February 9

4, 3, 2, 1!

This is another one of those games which requires no preparation and can be used to cover a variety of vocabulary points – animals, household objects, adjectives, etc.  Here’s an example of the game describing an animal.
4.  It can be found in British parks.
3.  It’s a small mammal.
2.  It climbs trees and eats nuts.
1.  It has a bushy tail.
Ask students to write 4 clues to describe something, making the first clue fairly difficult and then the rest progressively easier.  When they have written their clues, ask one student to come to the front and the others to write 4, 3, 2, 1 in their books.  The student reads their first clue and students write down what they think the answer is next to 4.  Then the student reads the next clue and students can either change their answer – in which case they write the new answer next to 3 – or, if they think they were correct the first time, write the same word again.  Continue the same process with the other two clues and then award students points as to when they guessed the correct word – 4 points if they guessed on the first clue, 3 on the second, etc.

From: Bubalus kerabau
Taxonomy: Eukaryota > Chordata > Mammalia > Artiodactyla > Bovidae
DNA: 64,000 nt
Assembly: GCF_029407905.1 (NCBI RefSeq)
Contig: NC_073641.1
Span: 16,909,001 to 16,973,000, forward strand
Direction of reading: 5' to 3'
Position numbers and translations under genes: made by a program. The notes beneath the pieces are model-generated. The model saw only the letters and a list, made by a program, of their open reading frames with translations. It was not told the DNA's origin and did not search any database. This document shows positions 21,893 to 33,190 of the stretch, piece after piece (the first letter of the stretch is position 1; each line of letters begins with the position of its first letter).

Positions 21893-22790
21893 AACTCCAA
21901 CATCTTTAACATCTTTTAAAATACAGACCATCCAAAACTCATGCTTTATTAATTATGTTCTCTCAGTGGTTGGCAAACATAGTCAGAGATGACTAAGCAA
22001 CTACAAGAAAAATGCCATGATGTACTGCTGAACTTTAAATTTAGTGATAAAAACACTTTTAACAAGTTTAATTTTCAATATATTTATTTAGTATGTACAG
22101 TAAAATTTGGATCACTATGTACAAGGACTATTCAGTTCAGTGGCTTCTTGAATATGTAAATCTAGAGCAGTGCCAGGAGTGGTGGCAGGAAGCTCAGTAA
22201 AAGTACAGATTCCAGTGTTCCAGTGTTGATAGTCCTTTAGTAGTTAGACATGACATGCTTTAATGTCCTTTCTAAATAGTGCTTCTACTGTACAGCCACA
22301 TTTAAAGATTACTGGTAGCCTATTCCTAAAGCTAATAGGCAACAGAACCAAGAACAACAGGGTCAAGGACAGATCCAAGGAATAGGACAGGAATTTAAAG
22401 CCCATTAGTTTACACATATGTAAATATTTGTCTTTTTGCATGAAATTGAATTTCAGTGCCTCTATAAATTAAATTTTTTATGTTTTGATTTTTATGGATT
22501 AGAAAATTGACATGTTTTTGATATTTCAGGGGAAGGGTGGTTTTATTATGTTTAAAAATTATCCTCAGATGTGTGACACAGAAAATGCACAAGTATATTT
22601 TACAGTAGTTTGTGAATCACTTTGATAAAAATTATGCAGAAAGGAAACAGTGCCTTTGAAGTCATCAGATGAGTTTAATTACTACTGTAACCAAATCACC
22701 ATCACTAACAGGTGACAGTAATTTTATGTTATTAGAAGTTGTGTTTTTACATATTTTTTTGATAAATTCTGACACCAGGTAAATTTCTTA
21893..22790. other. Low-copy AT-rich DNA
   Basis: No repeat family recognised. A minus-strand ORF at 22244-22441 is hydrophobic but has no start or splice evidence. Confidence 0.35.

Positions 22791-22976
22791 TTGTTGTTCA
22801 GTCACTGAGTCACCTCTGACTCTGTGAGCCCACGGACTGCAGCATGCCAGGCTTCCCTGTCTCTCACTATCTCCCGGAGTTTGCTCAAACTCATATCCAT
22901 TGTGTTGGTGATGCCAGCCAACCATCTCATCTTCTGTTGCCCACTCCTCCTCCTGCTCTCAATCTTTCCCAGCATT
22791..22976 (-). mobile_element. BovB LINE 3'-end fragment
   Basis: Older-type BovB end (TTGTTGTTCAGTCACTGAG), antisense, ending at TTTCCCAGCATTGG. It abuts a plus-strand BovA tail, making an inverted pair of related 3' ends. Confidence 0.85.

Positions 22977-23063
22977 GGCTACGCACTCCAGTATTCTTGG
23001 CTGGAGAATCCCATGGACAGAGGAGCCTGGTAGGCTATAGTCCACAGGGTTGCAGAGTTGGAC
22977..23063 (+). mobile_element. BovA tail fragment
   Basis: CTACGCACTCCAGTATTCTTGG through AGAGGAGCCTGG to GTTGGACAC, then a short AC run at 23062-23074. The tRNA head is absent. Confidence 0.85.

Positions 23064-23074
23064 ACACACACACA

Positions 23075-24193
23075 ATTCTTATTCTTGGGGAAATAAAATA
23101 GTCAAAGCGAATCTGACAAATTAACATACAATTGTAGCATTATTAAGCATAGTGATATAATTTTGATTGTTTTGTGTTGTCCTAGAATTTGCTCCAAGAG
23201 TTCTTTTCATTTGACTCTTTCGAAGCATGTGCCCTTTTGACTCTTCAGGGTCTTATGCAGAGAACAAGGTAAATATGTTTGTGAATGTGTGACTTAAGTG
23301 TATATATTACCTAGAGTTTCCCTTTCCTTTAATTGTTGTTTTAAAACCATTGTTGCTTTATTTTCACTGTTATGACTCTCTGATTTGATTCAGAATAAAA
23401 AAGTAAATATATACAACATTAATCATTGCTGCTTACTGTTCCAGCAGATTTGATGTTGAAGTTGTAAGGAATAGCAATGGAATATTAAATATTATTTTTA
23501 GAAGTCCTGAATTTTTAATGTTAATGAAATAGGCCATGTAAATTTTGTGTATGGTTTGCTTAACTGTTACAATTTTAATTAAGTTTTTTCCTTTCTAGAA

Posted February 9, 2010 by Teresa Bestwick in category Speaking

1 thoughts on “4, 3, 2, 1!

  1. Alex Case

    Thanks. I use guessing games all the time, but the structure of this and the written preparation and reaction are a nice variation.


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